Already several services were showing this in practice. I was particularly attracted by the offering of recently created KnowledgeCite, (by former Silver Platter employees) that adds a level of searching by fields on top of the increasingly frustrating free text Internet search engines.

The real threat to suppliers, as other speakers indicated, is that the rapidly falling cost of packaged information. Using many examples - cost of electronic encyclopedias, software etc. - one speaker estimated that the cost to deliver customized industry news, direct to an individual's desktop will reduce from $20/per seat/per month to just a few dollars per person per month. At such costs, the business model will change, advertising forming a significant part of the revenue stream, so that the nature of the business changes, with some vendors not able to make the transition. The demise of once strong names who failed to make the transition from text based command language to Web enabled formats is testimony to this, as is the panoply of completely new entrants such as Individual with First! and Desk Top Data with Newsedge.

The online industry is not alone. The fact that Internet transactions and operating costs are significantly less than conventional methods means that many established companies in any industry that is to any degree information intensive (including software, publishing, music, training, financial services) will have to face competitors who charge a fraction (say a fifth or even a tenth) of the current prevailing price. If you are in such an industry and you have not played out such a scenario against your business model, then perhaps you should!

Perhaps Wagner, rather than educating the confused user, is calling their bluff, saying they will miss out if they don't pay Dialog's up front subscription fees. These arrangements, while fine for large corporates who want to budget their online costs, exclude a growing section of the market - the end-user who wants focussed information for specific needs on an ad-hoc basis. Interestingly, even Dow Jones has introduced a pay as you go service.

Working with Knowledge

There were several streams covering several wider aspects of knowledge management as we know them. These included:

  • Managing Information - the Solution to Overload - the use of intelligent agents as filters, and a sensibly structured Intranet site (such as Booz, Allen and Hamilton's Knowledge Online) were featured

  • Knowledge Management Strategy - Of particular interest here was Clive Holtham's notion of a 'knowledge fabric'. He distinguished knowledge management the fad (which may disappear in the near future) with the underlying strands of 'deep knowledge management'. The weft of his framework - information, technology, people and organization - are the most visible and more easily changeable. The warp - direction, knowledge, process and climate - are less visible but form the fundamental underpinnings.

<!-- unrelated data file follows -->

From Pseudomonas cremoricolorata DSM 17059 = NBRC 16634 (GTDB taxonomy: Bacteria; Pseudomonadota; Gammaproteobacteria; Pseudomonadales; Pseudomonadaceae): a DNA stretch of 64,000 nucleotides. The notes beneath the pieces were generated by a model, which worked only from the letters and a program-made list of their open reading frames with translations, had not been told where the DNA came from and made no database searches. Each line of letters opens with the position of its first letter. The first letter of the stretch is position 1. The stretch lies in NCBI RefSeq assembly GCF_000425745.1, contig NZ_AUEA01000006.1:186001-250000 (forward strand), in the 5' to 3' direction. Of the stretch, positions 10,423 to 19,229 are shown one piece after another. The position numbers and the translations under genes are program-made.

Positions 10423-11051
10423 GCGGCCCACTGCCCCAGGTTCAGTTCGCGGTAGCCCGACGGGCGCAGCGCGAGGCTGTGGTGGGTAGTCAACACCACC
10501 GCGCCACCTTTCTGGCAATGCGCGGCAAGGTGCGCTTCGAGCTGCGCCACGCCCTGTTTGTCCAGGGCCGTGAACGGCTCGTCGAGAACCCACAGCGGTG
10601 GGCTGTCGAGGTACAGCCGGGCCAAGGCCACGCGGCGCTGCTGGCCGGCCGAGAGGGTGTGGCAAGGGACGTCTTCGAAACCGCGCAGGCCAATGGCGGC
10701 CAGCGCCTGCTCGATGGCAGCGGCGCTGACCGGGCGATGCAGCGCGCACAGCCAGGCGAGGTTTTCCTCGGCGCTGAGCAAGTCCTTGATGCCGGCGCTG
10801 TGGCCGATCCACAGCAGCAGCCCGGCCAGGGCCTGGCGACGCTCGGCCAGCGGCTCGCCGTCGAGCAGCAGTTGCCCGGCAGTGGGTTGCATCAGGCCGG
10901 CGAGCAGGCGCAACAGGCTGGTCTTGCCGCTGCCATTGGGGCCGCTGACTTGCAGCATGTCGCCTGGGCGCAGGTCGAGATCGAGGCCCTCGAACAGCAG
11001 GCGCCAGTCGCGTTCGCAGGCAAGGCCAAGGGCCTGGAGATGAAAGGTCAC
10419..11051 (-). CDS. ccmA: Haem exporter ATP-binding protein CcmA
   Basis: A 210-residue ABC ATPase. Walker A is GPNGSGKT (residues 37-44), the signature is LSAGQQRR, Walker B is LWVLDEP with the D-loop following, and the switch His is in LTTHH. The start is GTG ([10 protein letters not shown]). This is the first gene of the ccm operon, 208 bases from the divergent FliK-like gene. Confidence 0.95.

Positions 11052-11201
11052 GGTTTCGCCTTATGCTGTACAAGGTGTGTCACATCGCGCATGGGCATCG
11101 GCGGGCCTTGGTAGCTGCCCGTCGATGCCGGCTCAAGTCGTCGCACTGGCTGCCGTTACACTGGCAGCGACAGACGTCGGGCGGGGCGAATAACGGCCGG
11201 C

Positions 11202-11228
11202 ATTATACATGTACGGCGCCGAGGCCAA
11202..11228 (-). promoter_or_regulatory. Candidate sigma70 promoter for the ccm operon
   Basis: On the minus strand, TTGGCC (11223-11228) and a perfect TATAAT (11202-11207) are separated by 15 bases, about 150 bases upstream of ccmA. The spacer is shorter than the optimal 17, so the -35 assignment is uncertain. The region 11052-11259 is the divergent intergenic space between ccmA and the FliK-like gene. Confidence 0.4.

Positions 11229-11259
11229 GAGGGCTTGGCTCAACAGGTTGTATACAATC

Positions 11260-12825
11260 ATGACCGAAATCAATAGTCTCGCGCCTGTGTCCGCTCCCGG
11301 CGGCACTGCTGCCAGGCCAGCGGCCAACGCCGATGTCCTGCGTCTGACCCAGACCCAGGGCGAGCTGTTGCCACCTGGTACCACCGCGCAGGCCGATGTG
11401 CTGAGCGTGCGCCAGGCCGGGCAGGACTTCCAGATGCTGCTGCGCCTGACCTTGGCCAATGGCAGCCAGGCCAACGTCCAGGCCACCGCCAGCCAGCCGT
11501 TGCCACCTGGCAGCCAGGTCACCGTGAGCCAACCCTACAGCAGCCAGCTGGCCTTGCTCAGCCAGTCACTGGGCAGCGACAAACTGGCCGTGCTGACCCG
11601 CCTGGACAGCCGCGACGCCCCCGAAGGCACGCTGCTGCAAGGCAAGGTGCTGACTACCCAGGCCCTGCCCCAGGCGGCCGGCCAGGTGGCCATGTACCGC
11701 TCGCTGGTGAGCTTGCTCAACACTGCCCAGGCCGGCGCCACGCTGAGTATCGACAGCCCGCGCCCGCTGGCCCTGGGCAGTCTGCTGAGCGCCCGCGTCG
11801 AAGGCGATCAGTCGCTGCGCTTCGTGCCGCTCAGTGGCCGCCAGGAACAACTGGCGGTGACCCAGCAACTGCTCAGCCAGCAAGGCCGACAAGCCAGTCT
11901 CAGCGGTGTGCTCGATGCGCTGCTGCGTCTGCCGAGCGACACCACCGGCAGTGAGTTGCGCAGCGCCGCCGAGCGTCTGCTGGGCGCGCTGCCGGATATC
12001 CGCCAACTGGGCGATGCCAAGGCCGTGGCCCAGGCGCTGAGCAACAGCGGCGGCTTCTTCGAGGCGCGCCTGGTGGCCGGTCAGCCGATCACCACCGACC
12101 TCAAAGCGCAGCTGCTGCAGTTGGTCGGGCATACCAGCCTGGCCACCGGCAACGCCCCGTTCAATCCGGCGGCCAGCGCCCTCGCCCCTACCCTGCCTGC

• Knowledge Management - The Technological Solution: though in fact, most speakers were very aware of the importance of non-technical factors. Rob Welch of Kudos, for example, cited context, mediation, ownership and elicitation as important aspects of knowledge management.

  • Measuring, Marketing and Maintaining the Knowledge Asset - This included an interesting online demonstration of Skandia's Dolphin system, that lets managers view in real time the intellectual capital indicators of their business. Perhaps the most interesting fact to come out was that most organizations do not have a way to put a value on the services of their corporate library, and that many do not closely align with business strategy.

Footnote - The Alure of Technology

Space and time limit a more thorough analysis of the whole conference. However, one feature was very noticeable - the interest by the information (library) profession in technology. The session on push technologies for example, had to be switched to the main auditorium to prevent overcrowding. Although as several delegates wryly commented; "The technologists have finally delivered what we've been doing for years - only we called it selective dissemination of information (SDI)".

Perhaps that sums up the challenge, not just for information specialists, but other professions being caught up in the technological revolutions and the knowledge movement - don't sit on the sidelines and watch these upstarts (e.g. Internet push providers, knowledge managers) take over your domain. Go with the flow - join them, become partners, and apply your well honed skills of effective information management, so that you both succeed.


Knowledge Management Tools and Techniques:
An Update

We had planned by now to do a review of tools and techniques that are being used for knowledge management. This has turned into a major exercise, since many software suppliers e.g. of document management systems, are repositioning their products as knowledge management solutions, some with more credibility than others. Do send details of products (not just software, but methods used to encourage knowledge exchange) that you feel should be featured. We will report our findings in a future I3 UPDATE.


And Finally....

A Merry Christmas (or Season's Greetings if you do not celebrate Christmas) and a prosperous New Year to all our readers.

...May the Knowledge be with You


© Copyright, 1997. David Skyrme Associates Limited and Authors - All rights reserved.

This newsletter is copyright material. In the interests of dissemination of information, forward circulation is permitted provided it is distributed in its entirety including these notices, that it is not posted to newsgroups or distribution lists and that it is not done for commercial gain or part of a commercial transaction. For other uses please contact the publisher.

I3 UPDATE is a publication of David Skyrme Associates Limited - providers of market studies, consultancy and strategic advice in knowledge management, knowledge networking and collaborative technologies.